The new psychoanalysis that valorizes women has attracted a particular vulgarization in theory and practice--one its theoreticians certainly did not imagine, do not want, and are not responsible for--that suits our social moment. This vulgarization goes: when women are not empathic and relational, it is because they have been exploited or abused--not rejected so much as invaded--by bad masculinity. The place to get cured of this condition is therapy, which is currently the locus of female empowerment as consciousness raising groups were in the late 1960s and early 1970s. And this now means feminist therapy, which used to be quite hostile to psychoanalysis--the old phallocentric psychoanalysis--but which is quite receptive to the new object relations psychoanalysis.
There is much that is salutary in this development, but also much that seems very dangerous. To my mind, the worst theoretical and therapeutic consequence of the theory vulgarization process is the one that valorizes--rather than analyzes--female pathology, making women's illnesses into heroic endeavors at rejecting masculine impositions. This development echoes the beginning of the feminist therapy movement, in the early 1970s, when anorexics got conceptualized as hunger strikers, women who were making a protest against patriarchal culture and its (truly) insane standards of female beauty. It is happening again now as women with all sorts of different pathologies (including eating disorders) are being conceptualized as victims of abuse, as "survivors." "Abuse" is becoming just as all-encompassing a term as "rejection" was in the 1950s, so that verbal abuse, emotional abuse, physical abuse, sexual abuse, and so forth, no matter what the developmental stage at which they may have been experienced, are all undifferentiatedly "abuse" (or sometimes "trauma," to fit with the diagnostic category "post-traumatic stress disorder"). And the new psychoanalysis, which does not have an instinctual drive theory or any of the analysis of children's and adult's sexual fantasies that the instinctual drive theory supported, is much better suited to an image of females as purely passive victims of such abuse.(21)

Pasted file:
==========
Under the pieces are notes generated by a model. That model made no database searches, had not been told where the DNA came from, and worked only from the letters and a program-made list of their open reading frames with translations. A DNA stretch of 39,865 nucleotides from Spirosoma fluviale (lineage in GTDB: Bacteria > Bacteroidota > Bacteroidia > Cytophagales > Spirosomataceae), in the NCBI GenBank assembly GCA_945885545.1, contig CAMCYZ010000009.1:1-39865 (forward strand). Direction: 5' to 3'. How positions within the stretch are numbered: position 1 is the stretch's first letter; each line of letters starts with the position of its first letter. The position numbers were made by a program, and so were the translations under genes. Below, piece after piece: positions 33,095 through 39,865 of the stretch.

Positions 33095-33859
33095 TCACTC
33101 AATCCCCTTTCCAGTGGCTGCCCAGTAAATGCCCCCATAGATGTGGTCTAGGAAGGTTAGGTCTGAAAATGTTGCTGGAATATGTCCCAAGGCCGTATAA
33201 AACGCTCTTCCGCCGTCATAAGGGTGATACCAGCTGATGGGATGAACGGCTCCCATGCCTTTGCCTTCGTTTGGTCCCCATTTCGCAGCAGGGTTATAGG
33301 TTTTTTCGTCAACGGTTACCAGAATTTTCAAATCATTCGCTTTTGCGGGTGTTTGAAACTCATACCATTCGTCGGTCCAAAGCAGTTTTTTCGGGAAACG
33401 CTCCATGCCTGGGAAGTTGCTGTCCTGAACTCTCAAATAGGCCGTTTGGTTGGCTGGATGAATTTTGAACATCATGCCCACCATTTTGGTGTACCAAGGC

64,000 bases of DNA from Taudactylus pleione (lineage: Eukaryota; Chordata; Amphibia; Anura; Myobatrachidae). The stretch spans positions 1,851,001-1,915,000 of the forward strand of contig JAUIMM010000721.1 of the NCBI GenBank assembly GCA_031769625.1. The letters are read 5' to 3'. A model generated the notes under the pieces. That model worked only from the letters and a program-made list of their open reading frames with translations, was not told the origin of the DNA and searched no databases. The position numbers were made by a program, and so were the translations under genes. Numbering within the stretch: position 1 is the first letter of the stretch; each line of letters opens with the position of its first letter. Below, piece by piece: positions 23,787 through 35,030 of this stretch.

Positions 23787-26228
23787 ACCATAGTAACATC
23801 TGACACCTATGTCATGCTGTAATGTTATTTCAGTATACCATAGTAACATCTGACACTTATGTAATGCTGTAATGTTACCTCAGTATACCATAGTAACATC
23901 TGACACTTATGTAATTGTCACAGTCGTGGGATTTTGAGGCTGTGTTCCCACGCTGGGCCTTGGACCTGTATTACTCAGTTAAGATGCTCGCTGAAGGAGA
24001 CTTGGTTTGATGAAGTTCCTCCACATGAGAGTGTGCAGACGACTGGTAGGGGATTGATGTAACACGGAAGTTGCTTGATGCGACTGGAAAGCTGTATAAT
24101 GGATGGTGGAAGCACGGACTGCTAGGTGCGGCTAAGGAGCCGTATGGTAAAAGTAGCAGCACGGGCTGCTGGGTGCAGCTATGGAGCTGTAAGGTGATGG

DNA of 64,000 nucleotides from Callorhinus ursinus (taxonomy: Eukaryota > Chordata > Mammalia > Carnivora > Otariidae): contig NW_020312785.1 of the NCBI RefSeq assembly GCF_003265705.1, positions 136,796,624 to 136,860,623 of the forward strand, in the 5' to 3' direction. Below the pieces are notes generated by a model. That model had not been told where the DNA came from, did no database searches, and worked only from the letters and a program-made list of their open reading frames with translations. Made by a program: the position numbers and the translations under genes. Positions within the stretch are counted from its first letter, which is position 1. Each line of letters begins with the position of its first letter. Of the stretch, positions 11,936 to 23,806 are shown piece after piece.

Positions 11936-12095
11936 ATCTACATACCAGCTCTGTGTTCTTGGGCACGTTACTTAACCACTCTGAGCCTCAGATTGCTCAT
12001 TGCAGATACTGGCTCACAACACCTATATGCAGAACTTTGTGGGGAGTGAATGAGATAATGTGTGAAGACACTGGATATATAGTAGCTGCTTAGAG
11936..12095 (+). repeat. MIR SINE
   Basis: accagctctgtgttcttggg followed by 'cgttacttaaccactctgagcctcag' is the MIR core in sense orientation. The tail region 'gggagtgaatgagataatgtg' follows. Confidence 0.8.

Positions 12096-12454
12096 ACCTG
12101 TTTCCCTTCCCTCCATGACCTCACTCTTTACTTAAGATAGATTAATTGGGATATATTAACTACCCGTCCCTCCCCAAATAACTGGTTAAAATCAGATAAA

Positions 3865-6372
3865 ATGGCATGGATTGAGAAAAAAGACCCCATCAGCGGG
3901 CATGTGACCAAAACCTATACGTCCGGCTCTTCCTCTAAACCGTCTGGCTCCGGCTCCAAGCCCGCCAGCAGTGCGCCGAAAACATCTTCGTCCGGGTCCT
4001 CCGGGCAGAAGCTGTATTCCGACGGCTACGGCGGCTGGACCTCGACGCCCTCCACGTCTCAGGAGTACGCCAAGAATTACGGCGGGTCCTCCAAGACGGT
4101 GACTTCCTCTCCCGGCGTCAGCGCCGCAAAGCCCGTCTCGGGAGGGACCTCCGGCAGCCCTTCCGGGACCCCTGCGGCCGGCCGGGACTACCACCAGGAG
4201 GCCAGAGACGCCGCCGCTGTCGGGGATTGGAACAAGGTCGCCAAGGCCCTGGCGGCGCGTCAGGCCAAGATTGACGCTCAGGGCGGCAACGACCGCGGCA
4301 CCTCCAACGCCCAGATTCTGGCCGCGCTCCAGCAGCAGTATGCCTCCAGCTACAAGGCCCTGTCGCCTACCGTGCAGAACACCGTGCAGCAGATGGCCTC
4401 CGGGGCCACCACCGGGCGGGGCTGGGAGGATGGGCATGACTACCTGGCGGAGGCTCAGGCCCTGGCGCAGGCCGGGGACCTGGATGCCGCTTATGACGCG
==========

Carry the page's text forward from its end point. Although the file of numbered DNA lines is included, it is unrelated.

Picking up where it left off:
At the mid-century, as average family size in America contracted and women moved into workplaces and public roles in unprecedented numbers, "the rejecting mother" appeared. Again, a real social phenomenon--the increase in abuse of children that has grown up with the breakdown of familial regulation and with the horrible consequences of "polymorphous perversity" embraced not as a mode of liberation but as a regressive escape from mature sexuality--has been accompanied by a simplifying theory. But this time, the burden of accusation has shifted from femininity to masculinity (whether in females or males, mothers or fathers). There is, as in the earlier era, a degree of insightfulness and appropriate social critique in the accusation, but also a great deal of pendulum-effect and psychotheoretical distortion, which will fall to future clinicians to assess and to correct.